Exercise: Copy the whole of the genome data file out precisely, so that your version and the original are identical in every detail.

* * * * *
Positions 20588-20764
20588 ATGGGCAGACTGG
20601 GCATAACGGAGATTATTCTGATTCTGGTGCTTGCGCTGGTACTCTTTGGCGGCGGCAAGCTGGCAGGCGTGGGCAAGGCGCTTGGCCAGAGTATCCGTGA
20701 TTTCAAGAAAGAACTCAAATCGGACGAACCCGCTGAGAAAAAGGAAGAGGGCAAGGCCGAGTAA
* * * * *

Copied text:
Positions 20588-20764
20588 ATGGGCAGACTGG
20601 GCATAACGGAGATTATTCTGATTCTGGTGCTTGCGCTGGTACTCTTTGGCGGCGGCAAGCTGGCAGGCGTGGGCAAGGCGCTTGGCCAGAGTATCCGTGA
20701 TTTCAAGAAAGAACTCAAATCGGACGAACCCGCTGAGAAAAAGGAAGAGGGCAAGGCCGAGTAA